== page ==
The Unjust Judge and The Persistent Woman
Matt 17: 20
1 And he spake a parable unto them to this end, that men ought always to pray, and not to faint;
2 Saying, There was in a city a judge, which feared not God, neither regarded man:
3 And there was a widow in that city; and she came unto him, saying, Avenge me of mine adversary.
4 And he would not for a while: but afterward he said within himself, Though I fear not God, nor regard man;
5 Yet because this widow troubleth me, I will avenge her, lest by her continual coming she weary me.
6 And the Lord said, Hear what the unjust judge saith.
7 And shall not God avenge his own elect, which cry day and night unto him, though he bear long with them?
8 I tell you that he will avenge them speedily. Nevertheless when the Son of man cometh, shall he find faith on the earth?
In this parable of the persistent widow (Luke 18:1-8), a poor, powerless person (the widow) persists in nagging a corrupt, powerful person (the judge) to do justice for her. The parable assumes John the Baptist’s teaching that holding a position of power and leadership obligates you to work justly, especially on behalf of the poor and weak. But Jesus focuses the parable on a different point, that we are “to pray always and to not lose heart” (Luke 18:1). He identifies the hearers — us — with the woman, and the prayed-to person — God — with the corrupt judge, a strange combination. Assuming that Jesus doesn’t mean that God is corrupt, the point must be that if persistence pays off with a corrupt human of limited power, how much more will it pay off with a just God of infinite power.
The purpose of the parable is to encourage Christians to persevere in their faith against all odds. But it also has two applications for those who work in positions of leadership. First, the juxtaposition of a corrupt judge with a just God implies that God’s will is at work even in a corrupt world. The judge’s job is to do justice, and by God, he will do justice by the time the widow is finished with him. Elsewhere, the Bible teaches that the civil authorities serve by God’s authorization, whether they acknowledge it or not (John 19:11; Romans 13:1; 1 Peter 2:13). So there is hope that even in the midst of systemic injustice, justice may be done. A Christian leader’s job is to work toward that hope at all times. We cannot right every wrong in the world in our lifetimes. But we must never give up hope, and never stop working for the greater goodin the midst of the imperfect systems where our work occurs. Legislators, for example, seldom have a choice of voting for a good bill versus a bad bill. Usually the best they can do is to vote for bills that do more good than bad. But they must continually look for opportunities to bring bills to a vote that do even less harm and even more good.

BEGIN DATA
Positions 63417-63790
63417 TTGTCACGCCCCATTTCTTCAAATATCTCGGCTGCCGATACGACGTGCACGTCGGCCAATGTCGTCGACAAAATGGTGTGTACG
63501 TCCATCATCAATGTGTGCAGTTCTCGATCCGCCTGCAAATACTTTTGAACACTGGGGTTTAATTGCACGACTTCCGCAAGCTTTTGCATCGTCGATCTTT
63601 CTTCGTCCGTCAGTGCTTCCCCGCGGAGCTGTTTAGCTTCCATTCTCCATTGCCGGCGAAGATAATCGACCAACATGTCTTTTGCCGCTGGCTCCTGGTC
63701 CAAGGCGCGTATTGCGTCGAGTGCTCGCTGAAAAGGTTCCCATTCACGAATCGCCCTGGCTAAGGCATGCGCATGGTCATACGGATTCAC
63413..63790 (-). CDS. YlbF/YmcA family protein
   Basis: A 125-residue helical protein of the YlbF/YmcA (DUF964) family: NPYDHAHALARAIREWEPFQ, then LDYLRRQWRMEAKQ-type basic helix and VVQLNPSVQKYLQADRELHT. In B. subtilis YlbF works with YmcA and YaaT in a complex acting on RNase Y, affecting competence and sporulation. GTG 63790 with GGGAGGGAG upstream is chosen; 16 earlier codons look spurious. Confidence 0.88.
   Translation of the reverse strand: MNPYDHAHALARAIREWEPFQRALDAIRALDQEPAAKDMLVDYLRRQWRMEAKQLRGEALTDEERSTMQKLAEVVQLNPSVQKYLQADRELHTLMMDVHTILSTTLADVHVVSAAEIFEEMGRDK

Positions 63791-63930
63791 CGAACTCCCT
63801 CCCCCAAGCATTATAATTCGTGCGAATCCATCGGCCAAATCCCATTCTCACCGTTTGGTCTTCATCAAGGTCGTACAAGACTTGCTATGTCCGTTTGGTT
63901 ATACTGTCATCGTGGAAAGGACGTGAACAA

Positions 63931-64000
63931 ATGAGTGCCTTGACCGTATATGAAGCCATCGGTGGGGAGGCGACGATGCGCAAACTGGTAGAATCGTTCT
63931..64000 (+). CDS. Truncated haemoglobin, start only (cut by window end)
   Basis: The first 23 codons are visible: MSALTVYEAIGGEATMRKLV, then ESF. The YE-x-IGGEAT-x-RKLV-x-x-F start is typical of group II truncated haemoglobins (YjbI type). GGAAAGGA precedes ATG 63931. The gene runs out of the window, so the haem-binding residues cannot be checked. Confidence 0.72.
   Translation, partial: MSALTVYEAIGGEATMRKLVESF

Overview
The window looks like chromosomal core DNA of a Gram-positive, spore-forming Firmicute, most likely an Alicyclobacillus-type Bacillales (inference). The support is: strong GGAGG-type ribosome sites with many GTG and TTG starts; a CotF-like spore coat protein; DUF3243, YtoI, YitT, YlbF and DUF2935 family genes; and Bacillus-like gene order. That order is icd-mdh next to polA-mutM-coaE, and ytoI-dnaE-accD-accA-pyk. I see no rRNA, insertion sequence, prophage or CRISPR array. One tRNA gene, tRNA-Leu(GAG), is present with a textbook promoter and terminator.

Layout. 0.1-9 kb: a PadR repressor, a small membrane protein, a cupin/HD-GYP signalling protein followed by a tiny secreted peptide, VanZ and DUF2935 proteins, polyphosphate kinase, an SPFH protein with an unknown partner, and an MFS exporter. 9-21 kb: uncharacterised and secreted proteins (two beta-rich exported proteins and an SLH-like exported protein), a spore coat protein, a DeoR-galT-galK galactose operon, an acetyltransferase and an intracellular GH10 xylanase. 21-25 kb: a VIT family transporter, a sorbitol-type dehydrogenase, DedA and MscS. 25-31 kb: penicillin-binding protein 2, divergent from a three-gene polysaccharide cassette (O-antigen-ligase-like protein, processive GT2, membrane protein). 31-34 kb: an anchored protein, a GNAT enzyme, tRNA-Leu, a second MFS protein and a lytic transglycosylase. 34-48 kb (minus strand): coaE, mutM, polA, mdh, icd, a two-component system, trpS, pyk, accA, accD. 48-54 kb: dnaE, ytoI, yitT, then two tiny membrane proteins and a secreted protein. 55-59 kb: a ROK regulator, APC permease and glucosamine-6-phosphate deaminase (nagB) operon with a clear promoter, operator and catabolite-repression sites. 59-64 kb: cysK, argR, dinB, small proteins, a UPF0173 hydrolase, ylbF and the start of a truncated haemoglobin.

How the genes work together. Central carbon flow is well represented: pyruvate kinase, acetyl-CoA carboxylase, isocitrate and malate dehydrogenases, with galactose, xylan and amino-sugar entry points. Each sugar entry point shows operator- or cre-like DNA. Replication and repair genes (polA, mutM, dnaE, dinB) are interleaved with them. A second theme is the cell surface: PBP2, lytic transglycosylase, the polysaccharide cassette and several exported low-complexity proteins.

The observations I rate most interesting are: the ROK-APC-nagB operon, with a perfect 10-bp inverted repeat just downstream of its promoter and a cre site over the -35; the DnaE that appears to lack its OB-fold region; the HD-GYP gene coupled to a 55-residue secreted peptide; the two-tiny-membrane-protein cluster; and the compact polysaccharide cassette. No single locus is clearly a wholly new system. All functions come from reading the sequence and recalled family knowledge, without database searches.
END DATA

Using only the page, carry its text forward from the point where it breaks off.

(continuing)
The second point is that only God can bring about justice in a corrupt world. That is why we must pray and not give up in our work. God can bring miraculous justice in a corrupt world, just as God can bring miraculous healing in a sick world. Suddenly, the Berlin wall opens, the apartheid regime crumbles, peace breaks out in the Middle East, a cure for Ebola and AIDS is found, capitalists begin to value people over profits, men marry women and women want to marry men, husbands love only their wives, wives obey their husbands, and children honor their parents. In the parable of the persistent widow, God does not intervene. The widow’s persistence alone leads the judge to act justly. But Jesus indicates that God is the unseen actor. “Will not God grant justice for his chosen ones who cry to him day and night?” (Luke 18:7).
Before the Flood the Lord made the following statement concerning the people on the earth. Then the LORD said, My spirit shall not abide in humanity forever, for they are flesh… (Genesis 6:3).
God speaks to humankind as a whole. What did the Lord mean that His Spirit will not strive with humanity forever?
The spirit referred to here is sometimes understood to mean the Holy Spirit. God is saying that the Holy Spirit will not always strive with humanity. Therefore the passage is taken to mean that the Lord’s patience was worn out with the people on the earth. This is much the same idea that we find in the prophetical books where the Lord expressed His impatience with the disobedient nation Israel.